An Introvert's Back-to-School Guide for Spring Semester

By Christine Ascher on January 10, 2018

With winter break soon coming to an end and the new spring semester fast approaching, it’s time to start getting ready to return to school. If you’re an introvert, your back-to-school plans may involve a bit more than just purchasing some new school supplies. Much of a college student’s daily routine involves being around people—whether it’s in your classes, in your extracurricular activities, or back at your dorm or apartment with your roommates. All of this socializing means that, as an introvert, you may need to put a bit more time into preparing for the semester in order to prevent yourself from feeling overwhelmed. To ensure that your upcoming semester is the best that it can be, try out some of the following tips for going back to school.


Find a Place to Spend Time Alone

As an introvert, it can be difficult at times to deal with having a roommate around all the time. If you found yourself last semester struggling to find privacy or to have some time alone to replenish your energy, it’s a good idea to start off your spring semester by searching out a good place where you can go to have some alone time. Whether it’s the library, a coffee shop, or just a quiet place on campus, having a go-to spot that you can count on whenever you need some time to recoup will help ensure that you have a good semester—and that you’re ready to spend time with your friends and roommates later.

Find Activities You Can Perform Alone

In addition to finding a good quiet spot where you can go to recharge, you may also want to consider some activities that you can perform on your own throughout the day in case you find yourself feeling like you need to recharge. Eating a meal alone or going to the gym to work out, for instance, are great ways to spend some time on your own. Having some strategies already in place as you enter the spring semester in case you ever feel overwhelmed or just want some time to be alone with your own thoughts will allow you to jump right in.

Join a New Extracurricular Activity

If you’re not as prone to striking up conversations with strangers or going out to meet new people, one great way to make some new friends in a fun and low-stress environment is by joining a new club or extracurricular at your university. Choose a program that correlates with your interests, whether that happens to be related to your major or not, and attend a few meetings to see how you like it. In addition to allowing you to explore an area that you’re drawn to, participating in an extracurricular activity is a great way make new friends. Since you’ll already know that you have one interest in common, you’ll have at least one thing to talk about with the other members of the club—meaning it will be that much easier to break the ice. Then, once you start to feel more comfortable, you’ll probably find yourself opening up more and making a new group of friends.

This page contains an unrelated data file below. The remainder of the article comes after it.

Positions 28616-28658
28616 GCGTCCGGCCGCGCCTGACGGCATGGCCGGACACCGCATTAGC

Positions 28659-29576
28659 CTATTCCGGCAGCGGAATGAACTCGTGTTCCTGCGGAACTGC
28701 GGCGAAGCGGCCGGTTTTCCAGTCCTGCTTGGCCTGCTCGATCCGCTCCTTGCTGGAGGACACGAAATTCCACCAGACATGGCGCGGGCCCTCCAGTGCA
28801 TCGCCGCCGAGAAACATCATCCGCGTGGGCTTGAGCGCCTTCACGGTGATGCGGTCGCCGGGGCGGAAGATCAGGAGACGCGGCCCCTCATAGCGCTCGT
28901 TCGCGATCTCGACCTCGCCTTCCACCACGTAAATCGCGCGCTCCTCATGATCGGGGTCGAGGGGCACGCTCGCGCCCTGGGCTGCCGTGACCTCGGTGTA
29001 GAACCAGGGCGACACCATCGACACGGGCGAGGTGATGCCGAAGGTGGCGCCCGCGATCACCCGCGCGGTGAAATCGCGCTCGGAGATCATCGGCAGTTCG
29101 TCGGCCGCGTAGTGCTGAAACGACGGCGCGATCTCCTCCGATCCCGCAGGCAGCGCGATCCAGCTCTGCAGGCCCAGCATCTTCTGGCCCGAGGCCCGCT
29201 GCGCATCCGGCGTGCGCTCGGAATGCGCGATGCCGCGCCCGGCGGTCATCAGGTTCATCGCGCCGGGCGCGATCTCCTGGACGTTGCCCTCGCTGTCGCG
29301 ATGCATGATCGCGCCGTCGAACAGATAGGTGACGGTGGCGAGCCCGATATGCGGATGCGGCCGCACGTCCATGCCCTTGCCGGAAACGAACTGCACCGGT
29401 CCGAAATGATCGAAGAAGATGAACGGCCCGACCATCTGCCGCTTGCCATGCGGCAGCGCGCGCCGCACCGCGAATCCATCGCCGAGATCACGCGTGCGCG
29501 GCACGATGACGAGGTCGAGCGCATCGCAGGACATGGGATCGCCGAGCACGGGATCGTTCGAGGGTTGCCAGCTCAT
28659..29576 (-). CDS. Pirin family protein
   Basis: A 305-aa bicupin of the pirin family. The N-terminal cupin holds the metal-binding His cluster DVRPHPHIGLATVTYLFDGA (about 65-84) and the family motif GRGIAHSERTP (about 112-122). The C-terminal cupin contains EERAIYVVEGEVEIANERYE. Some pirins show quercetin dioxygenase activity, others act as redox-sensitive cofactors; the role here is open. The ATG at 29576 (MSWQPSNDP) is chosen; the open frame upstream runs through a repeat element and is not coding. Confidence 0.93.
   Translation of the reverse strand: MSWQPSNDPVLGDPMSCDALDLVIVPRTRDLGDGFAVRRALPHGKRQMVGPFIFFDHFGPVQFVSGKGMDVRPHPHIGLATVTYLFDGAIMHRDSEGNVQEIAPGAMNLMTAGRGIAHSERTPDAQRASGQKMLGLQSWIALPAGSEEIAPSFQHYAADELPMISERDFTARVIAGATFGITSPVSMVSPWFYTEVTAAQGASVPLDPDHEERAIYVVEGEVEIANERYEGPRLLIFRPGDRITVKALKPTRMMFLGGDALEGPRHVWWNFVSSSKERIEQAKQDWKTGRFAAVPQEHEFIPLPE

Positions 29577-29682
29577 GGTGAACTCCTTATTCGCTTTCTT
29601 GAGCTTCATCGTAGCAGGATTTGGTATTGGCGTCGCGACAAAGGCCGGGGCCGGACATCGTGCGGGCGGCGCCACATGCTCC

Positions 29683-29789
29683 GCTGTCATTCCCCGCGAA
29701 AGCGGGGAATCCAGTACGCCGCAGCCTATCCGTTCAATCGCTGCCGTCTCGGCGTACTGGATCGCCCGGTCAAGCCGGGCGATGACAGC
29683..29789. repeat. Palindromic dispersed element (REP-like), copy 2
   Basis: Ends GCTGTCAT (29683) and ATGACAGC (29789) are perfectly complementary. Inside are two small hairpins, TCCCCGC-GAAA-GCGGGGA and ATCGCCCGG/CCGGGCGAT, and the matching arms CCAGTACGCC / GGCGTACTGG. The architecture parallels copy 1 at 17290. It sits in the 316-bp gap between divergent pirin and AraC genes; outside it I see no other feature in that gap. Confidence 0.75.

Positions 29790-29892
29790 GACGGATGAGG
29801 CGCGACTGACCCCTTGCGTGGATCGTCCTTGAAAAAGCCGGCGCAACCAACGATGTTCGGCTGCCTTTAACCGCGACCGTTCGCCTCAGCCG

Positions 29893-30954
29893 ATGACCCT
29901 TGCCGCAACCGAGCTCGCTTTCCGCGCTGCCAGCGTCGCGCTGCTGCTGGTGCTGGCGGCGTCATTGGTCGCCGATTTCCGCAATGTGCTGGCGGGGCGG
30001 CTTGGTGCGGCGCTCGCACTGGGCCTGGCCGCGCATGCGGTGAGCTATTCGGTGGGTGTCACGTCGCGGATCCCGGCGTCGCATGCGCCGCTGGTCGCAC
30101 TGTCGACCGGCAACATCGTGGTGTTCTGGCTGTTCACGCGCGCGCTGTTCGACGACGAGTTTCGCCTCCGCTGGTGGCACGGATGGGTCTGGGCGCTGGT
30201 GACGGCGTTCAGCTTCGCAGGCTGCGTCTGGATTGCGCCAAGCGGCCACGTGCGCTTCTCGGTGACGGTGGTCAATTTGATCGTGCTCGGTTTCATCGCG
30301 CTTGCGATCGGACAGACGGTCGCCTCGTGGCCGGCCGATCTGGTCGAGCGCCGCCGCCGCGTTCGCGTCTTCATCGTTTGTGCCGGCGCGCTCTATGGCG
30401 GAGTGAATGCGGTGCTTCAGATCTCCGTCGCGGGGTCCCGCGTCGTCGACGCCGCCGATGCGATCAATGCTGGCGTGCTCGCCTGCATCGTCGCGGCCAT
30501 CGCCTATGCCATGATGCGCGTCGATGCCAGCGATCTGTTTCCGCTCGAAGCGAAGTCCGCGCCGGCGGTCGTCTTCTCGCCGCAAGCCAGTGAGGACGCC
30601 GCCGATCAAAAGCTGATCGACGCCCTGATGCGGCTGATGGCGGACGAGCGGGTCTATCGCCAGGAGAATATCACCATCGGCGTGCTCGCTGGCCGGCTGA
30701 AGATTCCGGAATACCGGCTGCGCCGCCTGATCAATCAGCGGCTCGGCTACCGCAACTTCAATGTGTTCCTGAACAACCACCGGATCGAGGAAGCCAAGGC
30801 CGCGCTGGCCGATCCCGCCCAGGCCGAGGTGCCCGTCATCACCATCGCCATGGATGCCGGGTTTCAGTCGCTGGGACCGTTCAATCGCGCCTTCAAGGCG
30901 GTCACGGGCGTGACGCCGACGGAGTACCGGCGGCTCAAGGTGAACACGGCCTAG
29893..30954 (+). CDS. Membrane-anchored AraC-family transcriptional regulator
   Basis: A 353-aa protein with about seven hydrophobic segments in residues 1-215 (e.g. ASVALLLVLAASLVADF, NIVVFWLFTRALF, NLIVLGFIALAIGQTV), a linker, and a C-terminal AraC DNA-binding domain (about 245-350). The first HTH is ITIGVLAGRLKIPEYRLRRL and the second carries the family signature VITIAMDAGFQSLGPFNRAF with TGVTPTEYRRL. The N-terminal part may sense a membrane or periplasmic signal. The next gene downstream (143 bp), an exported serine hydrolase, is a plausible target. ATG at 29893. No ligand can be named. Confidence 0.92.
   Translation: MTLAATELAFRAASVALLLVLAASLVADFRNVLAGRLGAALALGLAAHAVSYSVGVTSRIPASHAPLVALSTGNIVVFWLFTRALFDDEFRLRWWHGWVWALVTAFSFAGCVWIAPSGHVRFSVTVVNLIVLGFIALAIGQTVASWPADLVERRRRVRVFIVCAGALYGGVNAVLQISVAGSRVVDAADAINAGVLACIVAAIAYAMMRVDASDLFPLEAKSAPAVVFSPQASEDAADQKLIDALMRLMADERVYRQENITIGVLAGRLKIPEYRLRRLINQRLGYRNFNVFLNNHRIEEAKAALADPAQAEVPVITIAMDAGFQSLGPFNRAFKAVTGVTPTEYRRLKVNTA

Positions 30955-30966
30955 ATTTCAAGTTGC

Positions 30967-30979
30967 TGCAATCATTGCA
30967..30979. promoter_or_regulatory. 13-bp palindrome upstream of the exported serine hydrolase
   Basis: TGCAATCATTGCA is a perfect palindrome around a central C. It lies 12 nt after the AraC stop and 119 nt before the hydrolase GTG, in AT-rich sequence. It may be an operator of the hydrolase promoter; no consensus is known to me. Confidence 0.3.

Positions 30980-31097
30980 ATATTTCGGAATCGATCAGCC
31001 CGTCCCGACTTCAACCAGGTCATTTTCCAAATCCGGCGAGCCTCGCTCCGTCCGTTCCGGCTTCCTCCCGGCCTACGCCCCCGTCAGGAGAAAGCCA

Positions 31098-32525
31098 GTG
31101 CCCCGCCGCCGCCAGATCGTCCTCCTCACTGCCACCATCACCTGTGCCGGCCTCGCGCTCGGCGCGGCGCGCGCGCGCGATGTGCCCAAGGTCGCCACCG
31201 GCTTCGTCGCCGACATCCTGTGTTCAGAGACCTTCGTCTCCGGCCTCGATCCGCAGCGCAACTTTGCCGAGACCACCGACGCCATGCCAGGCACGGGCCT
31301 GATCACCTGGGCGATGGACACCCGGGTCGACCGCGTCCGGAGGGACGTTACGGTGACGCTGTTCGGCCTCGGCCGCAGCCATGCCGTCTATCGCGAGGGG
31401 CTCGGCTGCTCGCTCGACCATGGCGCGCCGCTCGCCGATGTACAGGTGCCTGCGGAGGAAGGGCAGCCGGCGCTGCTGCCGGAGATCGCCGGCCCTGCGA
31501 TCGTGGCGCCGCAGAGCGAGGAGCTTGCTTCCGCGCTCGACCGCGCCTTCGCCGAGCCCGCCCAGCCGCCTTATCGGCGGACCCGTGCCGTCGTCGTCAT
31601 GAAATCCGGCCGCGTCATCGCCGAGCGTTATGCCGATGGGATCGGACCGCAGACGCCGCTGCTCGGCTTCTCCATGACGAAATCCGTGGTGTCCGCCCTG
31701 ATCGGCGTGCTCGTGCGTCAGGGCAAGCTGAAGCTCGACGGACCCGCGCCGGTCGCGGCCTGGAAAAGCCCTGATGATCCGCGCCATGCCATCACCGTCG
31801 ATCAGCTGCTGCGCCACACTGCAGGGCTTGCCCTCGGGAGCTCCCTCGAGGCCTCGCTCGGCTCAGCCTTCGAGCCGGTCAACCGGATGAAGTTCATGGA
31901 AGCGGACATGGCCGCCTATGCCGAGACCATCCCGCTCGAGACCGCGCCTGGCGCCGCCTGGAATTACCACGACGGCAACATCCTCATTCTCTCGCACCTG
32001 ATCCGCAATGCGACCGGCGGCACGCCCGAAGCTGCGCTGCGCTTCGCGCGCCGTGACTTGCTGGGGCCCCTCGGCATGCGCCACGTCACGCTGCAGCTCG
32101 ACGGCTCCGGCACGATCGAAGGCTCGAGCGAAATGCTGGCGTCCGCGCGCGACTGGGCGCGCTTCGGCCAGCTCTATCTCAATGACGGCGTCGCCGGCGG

Reach Out to Your Classmates

Even if you’re an introvert, it never hurts to find a study buddy or to participate in a study group for some of your more difficult classes. However, if you wait until the middle of the semester when your first exam is coming up to do so, it’ll probably be more difficult for you to reach out to classmates who you may not have spoken to before to find some people to study with. Instead of waiting, it’s a good idea to strike up a conversation with one or two of your classmates at the beginning of the semester to see if they would be interested in studying or working on assignments together in the future. Your peers are always a great resource in college classes, as you can all learn from each other, and if you form some connections early on during the course you’ll be in a great position when it comes time for your midterm. Most students are probably going to be in the same position in terms of looking for study groups, especially at the beginning of the semester, so don’t be afraid to reach out. You and your classmates will be glad that you did.

Own Your Introversion                                                                              

In a society where being introverted is often looked as a “bad thing,” it’s not surprising if you feel some self-consciousness or self-doubts about your introversion. However, even if they might not be as widely noted or celebrated, remember that being an introvert brings with it a lot of positive traits that can set you apart. For instance, you probably take more time to think through what you’re going to say before you say it, leading to more thoughtful speech. You might also not be afraid of doing things alone. Rather than being weaknesses, these characteristics can help you out a lot as you start to navigate your way through college and into adult life. Instead of feeling like you have to change, own your personality and appreciate all of the ways that it makes you strong and you’ll be ready to face the new semester with confidence.

By Christine Ascher

Uloop Writer
Hi! I'm Christine and I'm currently a senior at the University of Southern California, where I study English Literature, Economics, and French.

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